Anxiety sucks. It stinks when everyday stuff gets you so worked up and worried that you can’t sleep, can’t focus, and can’t function. It happens sometimes to most of us.
When a prevalent state of anxiety persists for at least six month, it can be diagnosed as an anxiety disorder. Life becomes fear and uncertainty. For some, living becomes unbearable.
And it’s common. Eighteen percent of the population suffers from debilitating anxiety at some point in every year.
Anxiety doesn’t always make a lot of sense. Often, people realize they are anxious way out of proportion to the situation. Intellectually knowing something isn’t a big deal just doesn’t make a difference. They can’t relax. Tension builds. They may startle easily, feel fatigued, and have headaches and tension in the muscles of the neck and shoulders. Some even tremble, twitch, sweat, throw-up, pee all the time, feel short of breath, get lightheaded or have hot flashes.
Anxiety is usually treated with drugs, ones that are pretty addictive like the class of medicines called benzodiazepines. Valium is in that category, and so is Ativan. They work by modulating the GABA system. GABA stands for gamma-aminobutyric acid, and it’s the main “downer” neurotransmitter that balances the brain’s natural “upper” neurotransmitters.
In August of this year, a study done at the Boston University School of Medicine showed for the first time that a behavioral intervention, Yoga, appears to increase the level of GABA in the thalamus of the brain, and the increased GABA was associated with reports of lower anxiety levels by the study participants. The Yoga sessions were 60 minutes long and were attended three times per week for 12 weeks1.
Older studies have also proven Yoga’s beneficial effects when it comes to treating anxiety2,3,4,5,6,7. One even showed that Yoga worked better than benzodiazepines (the tranquilizer drugs)2.
If you’re feeling overly anxious and worried about everything large and small, then please give Yoga a try before resorting to medicine. It’s a beautiful, natural healing method that beats drugs any day.
If you’re already on anti-anxiety medicine, then add an hour of Yoga at least three times a week. If you give it a good try and are consistent with your practice, then you’ll likely be able to taper down on the dose of drugs (in consult with your physician). You may even be able to stop them altogether – and that means stopping their side effects, both the known ones and the occult.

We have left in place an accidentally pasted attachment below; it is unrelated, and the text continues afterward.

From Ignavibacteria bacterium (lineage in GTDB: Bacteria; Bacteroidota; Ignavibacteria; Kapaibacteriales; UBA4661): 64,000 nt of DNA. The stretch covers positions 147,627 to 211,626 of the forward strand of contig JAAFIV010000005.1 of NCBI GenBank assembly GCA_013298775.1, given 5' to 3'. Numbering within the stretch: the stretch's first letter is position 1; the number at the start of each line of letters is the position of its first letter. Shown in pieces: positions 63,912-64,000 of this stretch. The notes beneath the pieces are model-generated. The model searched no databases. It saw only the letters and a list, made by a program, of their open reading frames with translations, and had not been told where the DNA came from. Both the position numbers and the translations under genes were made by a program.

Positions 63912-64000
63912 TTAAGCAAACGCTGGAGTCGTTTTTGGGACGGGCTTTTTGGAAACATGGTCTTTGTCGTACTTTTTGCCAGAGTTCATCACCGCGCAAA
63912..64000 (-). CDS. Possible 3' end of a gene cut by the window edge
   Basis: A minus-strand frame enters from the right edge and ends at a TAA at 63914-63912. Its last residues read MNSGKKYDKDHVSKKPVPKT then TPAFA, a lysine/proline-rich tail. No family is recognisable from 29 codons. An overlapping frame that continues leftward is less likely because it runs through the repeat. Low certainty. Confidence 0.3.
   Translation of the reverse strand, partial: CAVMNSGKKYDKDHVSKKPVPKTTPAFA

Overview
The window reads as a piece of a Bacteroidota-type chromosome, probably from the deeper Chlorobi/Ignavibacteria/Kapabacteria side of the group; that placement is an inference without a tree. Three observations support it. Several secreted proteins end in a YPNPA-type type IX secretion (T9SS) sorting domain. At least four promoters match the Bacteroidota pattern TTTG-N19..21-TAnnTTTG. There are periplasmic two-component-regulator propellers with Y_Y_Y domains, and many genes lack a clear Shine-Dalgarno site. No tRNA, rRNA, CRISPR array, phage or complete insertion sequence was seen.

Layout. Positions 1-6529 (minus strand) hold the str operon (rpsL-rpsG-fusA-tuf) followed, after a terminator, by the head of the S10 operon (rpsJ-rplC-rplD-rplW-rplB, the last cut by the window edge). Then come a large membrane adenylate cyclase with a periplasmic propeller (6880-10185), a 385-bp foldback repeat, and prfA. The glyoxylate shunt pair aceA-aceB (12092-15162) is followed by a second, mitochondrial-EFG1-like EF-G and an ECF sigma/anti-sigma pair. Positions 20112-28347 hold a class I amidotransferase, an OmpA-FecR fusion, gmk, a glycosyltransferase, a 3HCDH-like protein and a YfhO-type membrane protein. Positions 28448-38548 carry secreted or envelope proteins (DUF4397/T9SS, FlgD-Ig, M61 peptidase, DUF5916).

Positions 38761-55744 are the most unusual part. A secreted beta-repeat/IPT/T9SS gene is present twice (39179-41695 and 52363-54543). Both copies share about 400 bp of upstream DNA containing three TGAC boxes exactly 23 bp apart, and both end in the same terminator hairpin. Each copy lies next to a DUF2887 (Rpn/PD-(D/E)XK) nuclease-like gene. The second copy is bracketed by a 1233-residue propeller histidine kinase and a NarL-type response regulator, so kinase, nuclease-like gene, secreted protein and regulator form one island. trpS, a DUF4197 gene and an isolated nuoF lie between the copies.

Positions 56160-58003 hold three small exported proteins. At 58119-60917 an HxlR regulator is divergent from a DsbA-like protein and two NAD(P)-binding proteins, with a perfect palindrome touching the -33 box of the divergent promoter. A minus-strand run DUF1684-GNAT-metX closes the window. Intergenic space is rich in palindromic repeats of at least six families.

- Streeter CC, Whitfield TH, Owen L, Rein T, Karri SK, Yakhkind A, Perlmutter R, Prescot A, Renshaw PF, Ciraulo DA, Jensen JE. Effects of Yoga Versus Walking on Mood, Anxiety, and Brain GABA Levels: A Randomized Controlled MRS Study.J Altern Complement Med. 2010 Aug 19.
- Vahia NS et al. Psychophysiologic therapy based on concepts of Patanjali. A new approach to the treatment of neurotic and psychosomatic disorders. Am J. Psychother. 1973 Oct;27(4):557-565.
- Vahia NS et al. Further experience with the therapy based upon concepts of Patanjali in the treatment of psychiatric disorders. Indian J Psychiatry. 1973;15:32-37.
- Harrigan JM. A component analysis of yoga: the effects of diaphragmatic breathing and stretching postures on anxiety, personality and somatic/behavioral complaints. Dissertation Abstracts International. 1991;42(4A):1489.
- Platania-Solazzo A et al. Relaxation therapy reduces anxiety in child and adolescent psychiatric patients. Acta Paedopsychiatr. 1992;55(2):115-120.
- Michalsen A et al. Rapid stress reduction and anxiolysis among distressed women as a consequence of a three-month intensive yoga program. Med Sci Monit. 2005 Dec; 11(12):CR555-561.
- Kabat-Zinn J et al. Effectiveness of a meditation-based stress reduction program in the treatment of anxiety disorders. Am J Psychiatry. 1992;149:936-943.